Steve feels that the type of kitchen design he produces is very much influenced by the increasing trend to entertaining at home. “My designs are centred around creating easy flow and easy access within and around the kitchen,” he says. “We always look for ways to open up the space by taking out walls and looking at using the indoor and outdoor space most effectively.” In addition, Steve is finding that homeowners are proud of their kitchens and are happy to have them as a centrepiece within the home. “I’m using more elaborate materials and treating the items within the kitchen more as pieces of furniture. Lighting is very important with many clients choosing to incorporate feature pendant lighting, for example, to highlight the island area,” he adds.

If your dream is to create an open-plan entertainer’s kitchen, there are a few points to consider before embarking on your project. “You have to be able to see your guests and talk to the people you are entertaining, so the design will be effected by whether or not walls can be removed to open up the area,” says Steve. “But be careful of removing too many walls as this can create a placement issue — for example, where do you put the refrigerator and cooker? Keeping a flow through the area is also a challenge with open-plan design as you don’t want to create any dead ends.”

Steve adds that it’s important to consider your personal aversion to dishes and preparation mess. “Most people, much as they want an open-plan kitchen, don’t want messy dishes to be seen. The most obvious solution is a raised bench that can hide the sink area. Plus, it’s essential to have a powerful and effective rangehood so soft furnishings don’t pick up cooking smells. I’m finding that undermount rangehoods are very effective and very popular at the moment,” he says.

As an experienced designer, Kim feels there are three major considerations when designing a kitchen that will be used extensively for entertaining — space, budget and storage. “It’s crucial to get enough space to design a kitchen that meets the client’s objectives,” he says. “But we need to make sure that the kitchen looks aesthetically appealing while taking into consideration their budget and the existing fixtures and finishes. Traditionally, clients who entertain have a wide range of appliances and other equipment that requires specialised storage solutions.”

There’s no better time to enjoy Australia’s climate than during the warmer months and many appliance manufacturers have spotted an opportunity to expand their range with products to meet the needs of outdoor entertaining. Melissa Lanzarone is the Kleenmaid In-Store Kitchen Design Manager and believes that the outdoor kitchen is evolving to become a reflection of our preferred lifestyle. “Designs are becoming more user-friendly and thoughtful and so, too, are appliances,” she says.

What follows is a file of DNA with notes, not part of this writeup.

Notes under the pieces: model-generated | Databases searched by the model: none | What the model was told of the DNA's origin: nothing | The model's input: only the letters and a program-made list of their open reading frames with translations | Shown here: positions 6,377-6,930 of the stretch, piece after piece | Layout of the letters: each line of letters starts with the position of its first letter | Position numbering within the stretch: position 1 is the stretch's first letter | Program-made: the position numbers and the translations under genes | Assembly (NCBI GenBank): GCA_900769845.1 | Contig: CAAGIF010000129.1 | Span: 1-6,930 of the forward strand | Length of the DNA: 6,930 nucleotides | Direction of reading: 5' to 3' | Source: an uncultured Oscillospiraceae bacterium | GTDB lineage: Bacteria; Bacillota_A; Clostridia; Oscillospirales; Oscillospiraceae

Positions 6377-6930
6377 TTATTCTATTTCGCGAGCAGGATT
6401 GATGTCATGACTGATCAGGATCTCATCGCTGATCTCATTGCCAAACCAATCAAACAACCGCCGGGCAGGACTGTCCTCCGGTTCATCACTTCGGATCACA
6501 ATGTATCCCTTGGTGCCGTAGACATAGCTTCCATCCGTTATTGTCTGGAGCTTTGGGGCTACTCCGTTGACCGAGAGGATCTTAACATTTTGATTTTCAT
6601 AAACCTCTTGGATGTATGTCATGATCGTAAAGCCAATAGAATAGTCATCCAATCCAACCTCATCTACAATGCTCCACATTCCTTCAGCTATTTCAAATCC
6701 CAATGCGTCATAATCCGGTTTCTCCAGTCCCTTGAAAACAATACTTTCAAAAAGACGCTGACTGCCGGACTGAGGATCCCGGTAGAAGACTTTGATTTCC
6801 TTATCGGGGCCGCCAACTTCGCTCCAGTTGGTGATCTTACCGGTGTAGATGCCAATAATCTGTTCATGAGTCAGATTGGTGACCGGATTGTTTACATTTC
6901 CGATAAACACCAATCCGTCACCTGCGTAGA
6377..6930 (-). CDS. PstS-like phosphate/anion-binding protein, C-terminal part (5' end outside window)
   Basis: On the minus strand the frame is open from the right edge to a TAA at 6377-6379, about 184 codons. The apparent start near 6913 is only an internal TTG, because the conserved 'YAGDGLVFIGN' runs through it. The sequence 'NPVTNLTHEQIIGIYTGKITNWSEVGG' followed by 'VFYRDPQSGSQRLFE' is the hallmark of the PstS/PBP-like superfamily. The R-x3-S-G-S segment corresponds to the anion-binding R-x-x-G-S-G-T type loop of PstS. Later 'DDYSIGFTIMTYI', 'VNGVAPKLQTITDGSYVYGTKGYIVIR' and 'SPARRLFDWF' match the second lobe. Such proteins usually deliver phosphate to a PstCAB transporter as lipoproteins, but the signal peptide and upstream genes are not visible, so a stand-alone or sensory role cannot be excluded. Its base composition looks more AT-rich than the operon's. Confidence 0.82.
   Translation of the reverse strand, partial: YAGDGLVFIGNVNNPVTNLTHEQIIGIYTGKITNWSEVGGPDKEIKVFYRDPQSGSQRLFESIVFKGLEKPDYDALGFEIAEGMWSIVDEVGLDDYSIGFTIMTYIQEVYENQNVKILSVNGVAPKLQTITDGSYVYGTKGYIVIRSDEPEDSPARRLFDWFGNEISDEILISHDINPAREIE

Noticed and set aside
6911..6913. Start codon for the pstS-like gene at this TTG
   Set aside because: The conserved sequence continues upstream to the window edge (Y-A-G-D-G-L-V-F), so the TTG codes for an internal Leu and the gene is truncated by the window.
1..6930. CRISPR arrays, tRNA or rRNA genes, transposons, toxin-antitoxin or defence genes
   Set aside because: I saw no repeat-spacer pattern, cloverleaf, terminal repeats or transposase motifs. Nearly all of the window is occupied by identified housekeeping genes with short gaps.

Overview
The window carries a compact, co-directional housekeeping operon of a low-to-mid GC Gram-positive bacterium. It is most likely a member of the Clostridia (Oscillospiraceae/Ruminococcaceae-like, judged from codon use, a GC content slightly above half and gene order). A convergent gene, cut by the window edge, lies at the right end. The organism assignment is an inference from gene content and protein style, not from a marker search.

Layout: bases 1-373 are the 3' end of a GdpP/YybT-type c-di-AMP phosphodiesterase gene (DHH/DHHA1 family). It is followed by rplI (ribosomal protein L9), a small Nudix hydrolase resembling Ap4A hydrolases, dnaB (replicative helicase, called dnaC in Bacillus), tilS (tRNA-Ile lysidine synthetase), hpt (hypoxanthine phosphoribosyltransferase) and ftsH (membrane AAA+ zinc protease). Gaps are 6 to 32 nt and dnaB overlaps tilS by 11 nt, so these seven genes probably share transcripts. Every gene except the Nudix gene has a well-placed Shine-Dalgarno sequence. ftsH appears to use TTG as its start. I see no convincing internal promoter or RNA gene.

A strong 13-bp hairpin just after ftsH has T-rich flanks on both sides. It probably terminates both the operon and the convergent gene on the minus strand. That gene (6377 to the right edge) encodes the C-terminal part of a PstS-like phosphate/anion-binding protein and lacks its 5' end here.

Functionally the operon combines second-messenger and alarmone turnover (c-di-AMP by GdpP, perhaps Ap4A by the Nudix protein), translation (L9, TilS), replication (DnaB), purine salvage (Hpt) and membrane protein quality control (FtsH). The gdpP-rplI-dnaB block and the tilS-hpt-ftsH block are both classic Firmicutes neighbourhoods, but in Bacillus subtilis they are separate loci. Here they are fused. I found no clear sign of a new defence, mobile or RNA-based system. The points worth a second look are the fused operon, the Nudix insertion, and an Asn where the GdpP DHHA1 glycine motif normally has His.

The traditional idea of what constitutes an outdoor appliance has tended to centre around the barbecue, whether a simple model or the latest machine with every gadget imaginable. But there are a host of other appliances that have been specifically designed for installation outdoors such as refrigerators, dishwashers, sinks and specialist ovens. “Kleenmaid’s outdoor lifestyle products are designed for open-air living,” says Melissa. “They make alfresco entertaining even more relaxing and enjoyable so there’s less time rushing inside and more time relaxing outside.”

Other appliance manufacturers have focussed on indoor appliances that can be used on a nightly basis to create the family meal but have a dual purpose in that they are also fantastic when entertaining. Many kitchen designers now incorporate a temperature-controlled wine cellar as well as a standard refrigerator into the kitchen’s design, to allow for the optimum storage of your favourite tipple.

With a host of specially-designed appliances and kitchen designers with a focus on creating an entertainer’s dream, it’s no wonder that many of us are showing off our favourite place and taking the opportunity to entertain friends, family and business colleagues — at home!

Publish at: , last modify at: 30/06/2013